Giant Marshmallows


Round Bales Ready for Winter

100 Bales of Hay on the Hill,
100 Bales of Hay.
Take one down,
Pass it around,
99 Bales of Hay on the Hill!


Round Bales Ready for Winter

Actually, there’s more than 100 bales by now as another load got delivered since that photo was taken. How many bales do you see?

This is the first part of the winter hay for our livestock. John and Jonathan, the farmers we buy hay from, have one of those great big bale grabbers on their tractor which they brought to place the bales on the south field plateau. It feels very good to have the hay there for the winter.

Outdoors: 52°F/23°F Sunny
Farm House: 56°F/48°F GH1 Wall Forms up
Tiny Cottage: 51°F/49°F

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About Walter Jeffries

Tinker, Tailor…

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9 Responses to Giant Marshmallows

  1. Erika says:

    We have those around here we call them Dinosaur eggs though. :)
    Erika @Pioneer Homemaker

  2. farmwife says:

    I SO wish we could get wrapped bales like that. It would simplify my life greatly. Unfortunately, they don’t exist in my neck of the woods. Actually, we have no round bales at all.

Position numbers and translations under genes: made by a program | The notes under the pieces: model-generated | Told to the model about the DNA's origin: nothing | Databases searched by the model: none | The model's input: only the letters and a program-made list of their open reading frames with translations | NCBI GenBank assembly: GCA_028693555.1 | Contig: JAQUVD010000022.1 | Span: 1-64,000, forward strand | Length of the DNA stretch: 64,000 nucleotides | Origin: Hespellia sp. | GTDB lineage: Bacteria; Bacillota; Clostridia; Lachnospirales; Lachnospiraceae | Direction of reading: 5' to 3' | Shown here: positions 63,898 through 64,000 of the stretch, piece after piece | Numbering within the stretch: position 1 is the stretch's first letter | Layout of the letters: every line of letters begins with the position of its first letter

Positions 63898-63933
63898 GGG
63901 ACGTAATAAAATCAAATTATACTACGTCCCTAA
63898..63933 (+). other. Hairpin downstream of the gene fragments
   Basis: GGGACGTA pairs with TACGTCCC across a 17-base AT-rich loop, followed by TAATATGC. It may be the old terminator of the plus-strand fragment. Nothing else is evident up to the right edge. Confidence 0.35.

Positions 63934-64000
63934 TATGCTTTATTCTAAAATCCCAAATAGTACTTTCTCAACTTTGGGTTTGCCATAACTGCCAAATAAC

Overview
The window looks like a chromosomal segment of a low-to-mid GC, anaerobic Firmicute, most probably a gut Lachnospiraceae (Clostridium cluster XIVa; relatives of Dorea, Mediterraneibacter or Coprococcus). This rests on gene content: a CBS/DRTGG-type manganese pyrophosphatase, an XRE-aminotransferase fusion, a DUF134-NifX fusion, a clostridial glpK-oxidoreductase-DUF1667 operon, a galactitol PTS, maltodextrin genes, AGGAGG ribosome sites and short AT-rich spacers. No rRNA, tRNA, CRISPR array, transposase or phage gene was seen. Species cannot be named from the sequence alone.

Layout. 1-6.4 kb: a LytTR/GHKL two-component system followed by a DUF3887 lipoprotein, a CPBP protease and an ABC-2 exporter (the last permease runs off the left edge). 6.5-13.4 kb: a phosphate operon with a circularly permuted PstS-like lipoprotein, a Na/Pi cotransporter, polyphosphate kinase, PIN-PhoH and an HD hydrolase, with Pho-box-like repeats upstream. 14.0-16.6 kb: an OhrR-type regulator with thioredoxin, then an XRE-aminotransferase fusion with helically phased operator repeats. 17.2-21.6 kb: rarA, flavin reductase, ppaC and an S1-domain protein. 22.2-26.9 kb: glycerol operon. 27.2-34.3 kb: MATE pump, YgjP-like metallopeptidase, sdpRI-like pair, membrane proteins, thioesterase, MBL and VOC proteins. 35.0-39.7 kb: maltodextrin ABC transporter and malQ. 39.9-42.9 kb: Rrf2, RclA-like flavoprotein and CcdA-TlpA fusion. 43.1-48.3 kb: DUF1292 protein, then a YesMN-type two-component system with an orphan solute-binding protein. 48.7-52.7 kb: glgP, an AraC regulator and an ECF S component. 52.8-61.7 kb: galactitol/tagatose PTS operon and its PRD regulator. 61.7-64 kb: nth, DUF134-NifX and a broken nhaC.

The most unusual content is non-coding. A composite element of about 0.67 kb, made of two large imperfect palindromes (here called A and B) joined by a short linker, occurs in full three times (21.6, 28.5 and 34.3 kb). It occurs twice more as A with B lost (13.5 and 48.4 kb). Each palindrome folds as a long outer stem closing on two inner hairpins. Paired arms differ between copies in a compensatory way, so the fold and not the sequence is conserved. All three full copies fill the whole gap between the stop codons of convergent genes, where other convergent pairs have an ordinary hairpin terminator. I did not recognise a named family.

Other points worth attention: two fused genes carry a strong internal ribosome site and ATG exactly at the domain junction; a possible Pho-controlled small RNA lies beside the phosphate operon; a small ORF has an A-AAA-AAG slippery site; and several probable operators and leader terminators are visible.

I bought yet another tarp today instead :)

  3. Rose says:

    It does look like giant marshmallows!!

    I am used to round bales but not to seeing them packaged up that way? Is it due to the harsh winters?

  4. Lisa says:

    I always wondered where marshmallows were grown! Now I know!

  5. Rose,

    The wrap is a bother to deal with and dispose of but it does protect the bales from rain and keeps the air out of them so they don’t rot. These bales have a higher moisture content than dry square baled hay but lower than silage or haylage.

    I continue to try to figure out some create idea of what to do with the waste wraps. I’ve got several solutions.

    Cheers,

    -Walter

  6. Evelyn says:

    I would so love tho have some giant marshmallows!!
    How thick is the wrap? Could you use them as tarps when they come off the bales?

  7. Anonymous says:

    I’ve always thought of these as giant marshmallows, too! Down here in Virginia we see a few every now and then, but it seems most leave them unwrapped. ~annie

  8. The wrap is pretty thin. Like food wrap. Unfortunately it doesn’t make great tarps. :(

  9. Brian says:

    Just a thought on what to do with the plastic. If you took the time to unwrap it could you use it between the rows of your garden as a weed barrier? we are going to try that with the plastic bags our pelletes come in

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